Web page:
Various EC treatments have been reported (5-8). Glycerin borax is an antiseptic and is used primarily in oral and dental applications. The treatment of EC is difficult due to its chronic nature. A previous report showed that this disease was successfully treated with topical tacrolimus (5). Interestingly, a single center study reported that the use of topical calcineurin inhibitors (tacrolimus and pimecrolimus) and moisturizing agents for managing EC resulted in clinical improvement with complete or partial remission of the lesions on both the upper and lower lips (6). However, the authors stated that it was difficult to determine whether the patients responded because of the anti-inflammatory effect of the ointment or because the ointment or moisturizing agents acted as emollients keeping the patients’ lips from getting dry. Also, they assumed that the agents applied to lesions protected the area from irritants. Besides, the authors made efforts to increase the patients' awareness about the unconscious habits, helping them to reduce trauma to the site.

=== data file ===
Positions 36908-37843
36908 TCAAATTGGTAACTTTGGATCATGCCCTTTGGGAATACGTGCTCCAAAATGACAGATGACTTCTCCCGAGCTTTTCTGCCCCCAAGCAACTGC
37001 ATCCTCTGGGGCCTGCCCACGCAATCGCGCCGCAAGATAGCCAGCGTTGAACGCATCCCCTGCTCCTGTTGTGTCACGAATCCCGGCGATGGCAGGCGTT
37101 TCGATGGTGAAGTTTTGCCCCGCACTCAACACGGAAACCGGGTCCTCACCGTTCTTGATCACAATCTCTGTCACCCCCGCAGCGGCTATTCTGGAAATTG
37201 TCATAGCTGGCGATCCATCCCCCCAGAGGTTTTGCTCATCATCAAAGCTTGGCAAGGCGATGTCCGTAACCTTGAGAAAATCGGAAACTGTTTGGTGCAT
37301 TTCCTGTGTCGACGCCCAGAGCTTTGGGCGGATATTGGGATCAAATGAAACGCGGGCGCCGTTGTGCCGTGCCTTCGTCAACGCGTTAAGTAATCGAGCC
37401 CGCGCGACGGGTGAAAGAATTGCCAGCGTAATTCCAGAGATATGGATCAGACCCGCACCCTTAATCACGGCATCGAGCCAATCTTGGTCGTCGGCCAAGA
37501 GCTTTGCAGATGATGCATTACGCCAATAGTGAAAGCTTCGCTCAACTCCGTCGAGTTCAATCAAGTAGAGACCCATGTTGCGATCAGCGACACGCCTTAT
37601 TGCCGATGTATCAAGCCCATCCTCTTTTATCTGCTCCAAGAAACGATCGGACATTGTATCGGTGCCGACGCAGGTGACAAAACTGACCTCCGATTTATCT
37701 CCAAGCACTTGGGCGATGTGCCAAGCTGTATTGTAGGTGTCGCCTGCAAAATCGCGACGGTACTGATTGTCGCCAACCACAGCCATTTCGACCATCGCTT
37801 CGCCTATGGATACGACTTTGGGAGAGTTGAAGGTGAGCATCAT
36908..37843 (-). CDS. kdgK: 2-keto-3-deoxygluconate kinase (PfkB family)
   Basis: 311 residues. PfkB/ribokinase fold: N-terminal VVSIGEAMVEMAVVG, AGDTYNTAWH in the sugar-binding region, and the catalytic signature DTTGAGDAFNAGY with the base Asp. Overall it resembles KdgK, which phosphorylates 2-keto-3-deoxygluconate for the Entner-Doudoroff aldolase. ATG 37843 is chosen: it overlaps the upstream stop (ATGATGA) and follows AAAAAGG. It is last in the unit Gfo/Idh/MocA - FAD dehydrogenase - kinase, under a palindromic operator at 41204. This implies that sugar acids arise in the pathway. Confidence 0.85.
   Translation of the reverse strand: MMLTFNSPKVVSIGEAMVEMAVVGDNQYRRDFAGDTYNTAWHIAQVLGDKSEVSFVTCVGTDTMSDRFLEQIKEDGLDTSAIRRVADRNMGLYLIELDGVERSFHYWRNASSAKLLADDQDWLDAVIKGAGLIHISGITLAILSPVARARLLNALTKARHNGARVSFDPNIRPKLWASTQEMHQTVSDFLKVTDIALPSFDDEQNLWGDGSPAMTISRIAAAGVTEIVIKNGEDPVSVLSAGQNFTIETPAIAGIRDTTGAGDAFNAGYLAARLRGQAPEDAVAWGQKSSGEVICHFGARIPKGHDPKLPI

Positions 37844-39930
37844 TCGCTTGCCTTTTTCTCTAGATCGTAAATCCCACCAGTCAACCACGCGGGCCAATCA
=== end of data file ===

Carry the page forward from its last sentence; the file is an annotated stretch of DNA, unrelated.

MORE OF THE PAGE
Some researchers reported that EC could be managed with an antidepressant medication (7). A chronic dry scaly EC lesion that resulted in reduced esthetics was treated with a topical preparation of Calendula officinalis ointment 10% used ad libitum (8). In the present case, the initial treatment, by the patient’s physicians, with systemic steroids and topical steroids on the EC lesions was not effective. On the contrary, the lesions expanded and did not improve. Discontinuing the use of toothpaste containing SLS was recommended and the use of toothpaste without SLS was suggested. A randomized control trial compared the efficacy of a dentifrice without SLS to a dentifrice with SLS on gingivitis in young adults aged 18-34 years (9). The study showed that the toothpaste without SLS was as effective as a regular SLS dentifrice on gingival bleeding scores and plaque scores. It also showed that there was no significant difference in the incidence of gingival abrasion. Moreover, a recent report found that toothpaste containing SLS caused leukoedema and mucosal desquamation (10). The long-term use of a toothpaste containing SLS might contribute to epithelial desquamation on the lips, as shown in the present case. The toothpaste without SLS is recommended for an individual who had positive patch test reactions to this agent.